It’s ok to not be Normal…

Jobos Beach Isabela , Puerto Rico

Post originally published as part of Sunday Newsletter feel free to sign up here.

“I can try to define “being normal” as (consciously or unconsciously) not being yourself in attempts to act under more socially-accepted means. ” – Marcella Chamorro

Over 20 years ago, on June 6, 1992, my family and I where on a plane moving back to Puerto Rico. I was born on the Island but my parents moved on two separate occasions.

On the second occasion we lived in Connecticut for approximately 10 years. This marks a milestone in my life where the big change in environment helped me realize, I was not normal.

My Experiences with Gang Violence

In Bridgeport, CT, gang violence surrounded me and the city was known to have one of the highest crime rates in the United States.

For me it was normal to throw myself on the ground every time we heard gunshots fired or run for safety every time we saw something that might pose a threat.  I can continue with a laundry list of situations that I don’t wish any adult, much less a child, to experience.  Good or bad, these situations helped me form who I am today.

Some of the courage I have today is tied to those experiences where as I kid I had to dig deep and be street smart to make sure I was not harmed. I was not successful all of the time but then I had my Dad (Don Tito), Mom, my older brother Luis and my fearless brother Javier, who would step in and stand by me to diminish any possible threat. I was blessed with such understanding, balanced, and forward thinking parents who also let me attempt to figure things out and would step into help if I could not do it on my own.

A Better Place, Sort of

Upon my arrival in Ponce, Puerto Rico, my parents made a huge sacrifice and put me in private school.  We lived in a better neighborhood and I can say the quality of life increased for all of us. Personally, I felt like I was an outcast especially at school.

It took me years to finally feel somewhat part of the group because I used to live in a neighborhood full of violence.  Most of my peers would have never understood want I went through and might have even thought I was making fake stories of my horrible experiences.

Kids can be Cruel, but even one kid can make a big difference

In 10th grade, I remember becoming friends with Carlos Pacheco. He was new to the school and most of my female classmates thought he was cute. We quickly became friends with Carlos and thanks to him I became closer to my high school classmates.

Carlos and I are from different backgrounds but him being the new kid in school with an awesome attitude (which was not normal with my high school classmates) helped me get over many of my own issues. I am grateful that in just a year, Carlos taught me many life lessons and I also understood that it was ok not to be “normal”.

Not a Normal Adult Life

As an adult, I am not normal compared to many living in Puerto Rico. Since I am not a fan of drinking, partying, or eating meat much less pork, I am once again looked upon as an outcast. On most occasions I reject meals because they are not vegan friendly. I am given strange looks as if I was from Mars or Jupiter.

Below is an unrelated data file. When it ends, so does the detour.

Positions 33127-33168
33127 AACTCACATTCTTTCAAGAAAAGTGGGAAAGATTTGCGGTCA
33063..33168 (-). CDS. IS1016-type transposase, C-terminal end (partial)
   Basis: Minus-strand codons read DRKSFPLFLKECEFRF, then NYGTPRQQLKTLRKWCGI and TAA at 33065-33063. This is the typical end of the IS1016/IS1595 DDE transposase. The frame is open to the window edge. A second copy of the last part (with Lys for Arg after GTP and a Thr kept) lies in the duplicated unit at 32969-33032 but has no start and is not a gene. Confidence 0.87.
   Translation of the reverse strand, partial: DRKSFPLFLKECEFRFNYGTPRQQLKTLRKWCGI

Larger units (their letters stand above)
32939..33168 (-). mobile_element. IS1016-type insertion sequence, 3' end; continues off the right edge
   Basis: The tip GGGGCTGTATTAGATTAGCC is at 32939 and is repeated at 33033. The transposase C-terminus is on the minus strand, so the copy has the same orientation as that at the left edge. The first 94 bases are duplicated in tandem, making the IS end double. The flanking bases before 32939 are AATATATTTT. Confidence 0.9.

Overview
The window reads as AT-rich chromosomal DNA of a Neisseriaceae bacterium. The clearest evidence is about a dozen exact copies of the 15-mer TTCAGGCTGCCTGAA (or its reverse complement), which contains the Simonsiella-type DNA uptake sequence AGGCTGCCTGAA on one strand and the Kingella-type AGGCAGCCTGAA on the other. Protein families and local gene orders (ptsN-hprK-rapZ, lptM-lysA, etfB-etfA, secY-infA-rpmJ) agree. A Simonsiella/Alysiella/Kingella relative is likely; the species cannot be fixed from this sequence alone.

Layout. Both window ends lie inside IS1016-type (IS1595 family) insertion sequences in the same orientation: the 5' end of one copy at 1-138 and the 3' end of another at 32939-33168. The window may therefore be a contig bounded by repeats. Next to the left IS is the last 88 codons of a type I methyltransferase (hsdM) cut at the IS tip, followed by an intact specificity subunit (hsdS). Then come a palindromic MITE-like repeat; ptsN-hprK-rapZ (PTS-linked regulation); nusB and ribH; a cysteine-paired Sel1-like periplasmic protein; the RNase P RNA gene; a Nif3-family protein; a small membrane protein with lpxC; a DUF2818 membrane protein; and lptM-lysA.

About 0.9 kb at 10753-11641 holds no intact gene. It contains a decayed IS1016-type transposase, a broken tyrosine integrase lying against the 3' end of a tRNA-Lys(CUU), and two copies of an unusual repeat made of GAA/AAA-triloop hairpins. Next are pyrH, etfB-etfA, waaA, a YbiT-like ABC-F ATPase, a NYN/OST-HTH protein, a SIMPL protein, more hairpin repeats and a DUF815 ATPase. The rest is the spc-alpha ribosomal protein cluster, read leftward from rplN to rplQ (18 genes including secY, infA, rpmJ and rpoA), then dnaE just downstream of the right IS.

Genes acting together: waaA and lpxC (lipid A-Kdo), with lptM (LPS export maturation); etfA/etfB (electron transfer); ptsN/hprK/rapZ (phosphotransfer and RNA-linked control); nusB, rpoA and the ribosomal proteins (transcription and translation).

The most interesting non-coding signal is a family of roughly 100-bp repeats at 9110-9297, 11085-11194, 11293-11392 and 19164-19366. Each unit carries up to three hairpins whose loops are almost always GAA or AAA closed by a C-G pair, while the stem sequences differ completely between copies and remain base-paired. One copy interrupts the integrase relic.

I also don’t have the normal work hours many people my age believe they need to have. I don’t have a boss to report too; the only person I am accountable too is my daughter Daniela who pretty much decides part of my day.

Having many responsibilities, I have to be accountable to my clients and business partners, but I don’t have to worry that a decision will impact me in my next performance report (like the good old days when I worked at KPMG where performance was a popularity contest). My performance report is gauged by how happy my clients are and not how happy I made my boss feel.

Not being normal also leads to a harder explanation how I make a living.

My background like your background, differentiates us from everyone else in this world. I am sure nobody has experienced what you and I have. For that reason I don’t understand why so many people fight so hard to fit in and be considered normal.

Why Fit in?

So next time you are fighting to fit in or trying to be normal, please, stop and think if your real friends, family members, and those around you, who enjoy your presence, would embrace you instead of rejecting you.

I can surely say I accept you the way you are and yes we might have differences but I am ok with both of us not being part of the norm.

  • When was the last time you tried to be normal?
  • Why did you do it?
  • Was it worth it going through all that trouble to reach your objective?

Feel free to hit reply and share your experiences I might have a few more to share via email also. You all know where to find me 

PS: Big thanks to Marcella Chamorro who helped me define what “Normal” is to her. Like Marcella, I am also alerting others that I am not normal by wearing some not so normal Vibram Shoes even to client meetings.

What do you do to let others now your different?

By the way, if you know of any other people who would like to read a not so normal newsletter like this, feel free to forward this newsletter and ask them to subscribe.

New York, here I Come

I will be speaking at Jeff Pulver’s 140 Conference in New York in June.  I am very excited and thankful that my proposed topic “Changing Fitness Habits One Update at a Time” got chosen.

I have not been to New York in a few years and I have many great memories of working in the city.

If you will be in New York and want to attend the conference, register today for a price of only $199 (good only until April 26th.) Afterward the price will be $495.  Jeff is in the process of curating the conference schedule and confirming the remaining speakers for the event. Click HERE to register.

Let me know if you are interested by hitting reply.